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How to Avoid "Program Too Large for Memory"

This article was previously published under Q67194
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This article was written about products for which Microsoft no longer offers support. Therefore, this article is offered "as is" and will no longer be updated.
When you attempt to run a very large program in MS-DOS, the error"Program Too Large For Memory" may occur. MS-DOS runs in real mode,which does not allow more than 640K of memory for applications. Thisarticle discusses possible methods to circumvent this limitation.These methods include using the OS/2 operating system instead of DOS,direct-access disk file(s) for data storage, ALLOCATABLE arrays, andoverlays.

Using Expanded and Extended Memory with Microsoft FORTRAN

Some DOS applications can use an expanded memory manager (EMM) driverprogram and expanded memory board(s) to access memory beyond the 1 MBlimit of conventional memory. Microsoft FORTRAN, however, does nothave the capability to use expanded memory. It can utilize extendedmemory (above 1 MB), but only when used with the OS/2 operating systemand protected mode libraries. Extended memory is the term used torefer to the memory at physical addresses above 1 MB that can beaccessed by an 80286 or 80386 CPU in protected mode.

Using a Direct Access Disk File to Store Large Amounts of Data

A disk drive can be used to store large amounts of data in a direct-access disk file, thus freeing up the memory that would otherwise beused by the data. By using a direct-access file, records can be readfrom or written to in any order, simulating the use of an array. Ifexpanded or extended memory is available, it can be used for a RAMdrive. By using a RAM drive, I/O access to the data is much fasterthan when using a fixed disk drive.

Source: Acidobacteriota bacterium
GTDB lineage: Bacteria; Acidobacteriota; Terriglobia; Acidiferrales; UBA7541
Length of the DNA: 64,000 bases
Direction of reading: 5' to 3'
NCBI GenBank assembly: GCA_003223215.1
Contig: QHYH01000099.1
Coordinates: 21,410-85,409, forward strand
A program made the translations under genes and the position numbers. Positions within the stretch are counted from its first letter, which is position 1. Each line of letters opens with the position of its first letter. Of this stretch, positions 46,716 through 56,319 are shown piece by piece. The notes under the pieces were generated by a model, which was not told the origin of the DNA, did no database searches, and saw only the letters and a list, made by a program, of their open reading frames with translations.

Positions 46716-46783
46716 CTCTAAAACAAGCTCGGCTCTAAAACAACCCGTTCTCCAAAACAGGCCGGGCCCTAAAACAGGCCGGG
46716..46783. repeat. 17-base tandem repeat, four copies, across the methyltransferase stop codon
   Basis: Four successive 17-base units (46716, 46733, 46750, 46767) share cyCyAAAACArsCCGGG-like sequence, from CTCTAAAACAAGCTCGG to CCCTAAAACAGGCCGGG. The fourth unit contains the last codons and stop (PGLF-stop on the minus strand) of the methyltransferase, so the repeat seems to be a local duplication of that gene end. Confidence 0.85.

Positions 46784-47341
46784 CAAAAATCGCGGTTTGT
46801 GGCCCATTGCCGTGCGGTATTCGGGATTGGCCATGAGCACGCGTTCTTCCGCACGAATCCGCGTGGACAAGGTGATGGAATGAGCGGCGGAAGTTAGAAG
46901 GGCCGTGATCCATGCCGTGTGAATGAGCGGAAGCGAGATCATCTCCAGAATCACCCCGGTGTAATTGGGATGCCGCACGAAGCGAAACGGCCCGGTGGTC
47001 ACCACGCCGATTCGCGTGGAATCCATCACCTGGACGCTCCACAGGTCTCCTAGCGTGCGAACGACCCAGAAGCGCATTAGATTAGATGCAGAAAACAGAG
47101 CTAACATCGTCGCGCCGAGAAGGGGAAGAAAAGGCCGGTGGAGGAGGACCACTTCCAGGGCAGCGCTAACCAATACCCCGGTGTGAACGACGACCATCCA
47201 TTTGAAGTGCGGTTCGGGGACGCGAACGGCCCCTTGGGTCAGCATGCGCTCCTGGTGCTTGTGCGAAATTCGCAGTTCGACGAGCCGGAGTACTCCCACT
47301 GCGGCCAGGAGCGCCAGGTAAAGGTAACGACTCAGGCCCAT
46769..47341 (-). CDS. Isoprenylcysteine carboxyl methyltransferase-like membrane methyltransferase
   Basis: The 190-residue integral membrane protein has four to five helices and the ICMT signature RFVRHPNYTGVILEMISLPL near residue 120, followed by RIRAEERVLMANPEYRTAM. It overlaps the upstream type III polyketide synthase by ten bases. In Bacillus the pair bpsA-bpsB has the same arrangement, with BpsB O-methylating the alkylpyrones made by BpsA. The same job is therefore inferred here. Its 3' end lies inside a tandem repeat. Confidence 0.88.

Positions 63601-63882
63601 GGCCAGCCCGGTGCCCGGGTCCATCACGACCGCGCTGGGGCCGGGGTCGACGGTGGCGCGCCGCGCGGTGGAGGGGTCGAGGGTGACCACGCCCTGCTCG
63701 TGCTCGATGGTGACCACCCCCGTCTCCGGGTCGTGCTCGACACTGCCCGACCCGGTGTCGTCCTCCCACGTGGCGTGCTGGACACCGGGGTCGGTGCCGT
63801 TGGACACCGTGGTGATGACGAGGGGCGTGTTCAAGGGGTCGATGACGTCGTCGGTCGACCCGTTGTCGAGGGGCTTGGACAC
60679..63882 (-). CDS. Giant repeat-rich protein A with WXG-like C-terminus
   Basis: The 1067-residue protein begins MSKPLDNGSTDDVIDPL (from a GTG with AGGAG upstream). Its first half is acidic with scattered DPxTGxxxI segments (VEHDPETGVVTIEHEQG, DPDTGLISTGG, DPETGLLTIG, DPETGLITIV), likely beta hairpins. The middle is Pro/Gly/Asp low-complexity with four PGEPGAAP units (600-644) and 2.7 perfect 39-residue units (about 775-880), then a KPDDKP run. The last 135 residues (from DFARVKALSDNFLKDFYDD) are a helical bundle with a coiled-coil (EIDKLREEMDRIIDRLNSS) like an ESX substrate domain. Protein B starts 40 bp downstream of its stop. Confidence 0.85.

Using Allocatable Arrays in FORTRAN Version 5.00

An ALLOCATABLE array is an array that is dynamically sized at run timeby using the ALLOCATE statement and the ALLOCATABLE attribute (seepages 21-25 of the "Microsoft FORTRAN Reference" manual). The ALLOCATEstatement (see pages 113-114 of the "Microsoft FORTRAN Reference"manual) establishes the upper and lower bounds of each ARRAY dimensionand reserves sufficient memory. The array can then be DEALLOCATED atrun time by using the DEALLOCATE statement (see page 143 of the"Microsoft FORTRAN Reference" manual) to free memory for use by otherarrays.

For example:
  INTEGER data [ALLOCATABLE] (:,:)  INTEGER error  DATA i, j / 10,50 /   ALLOCATE (data (i,j), STAT=error)  DEALLOCATE (data, STAT=error)				

Using Overlays in FORTRAN Versions 4.00, 4.01, 4.10, and 5.00

Overlays (see pages 366-367 of the "Microsoft FORTRAN Reference"manual for versions 5.00 and pages 258-260 of the "Microsoft FORTRANCodeView and Utilities User's Guide") allow several program modules touse the same memory area. When needed, a module or group of modules isloaded into memory from the disk. Module access time can be shortenedif a RAM drive is used to store the executable. Modules that are to beoverlaid are enclosed in parentheses. CODE (but NEVER DATA) isoverlaid. Note: If the program consists of mostly DATA, then thisprocedure will be of little help.

The following example is for versions 4.00, 4.01, 4.10, and 5.00:
At LINK command line: LINK A (B C) (E F)
Object modules B and C are swapped in and out of the same memory for Object modules E and F. Note: Object modules in parentheses are overlaid together so that they will be loaded into memory at the same time.

The following example is for versions 4.10 and 5.00:
At FL command line: FL MAIN.FOR (OVER1.FOR) (OVER2.FOR)
FORTRAN code modules OVER1 and OVER2 are swapped in and out of the same memory location.
kbinf 4.10 5.00 5.10

Article ID: 67194 - Last Review: 12/01/2003 16:49:14 - Revision: 2.0

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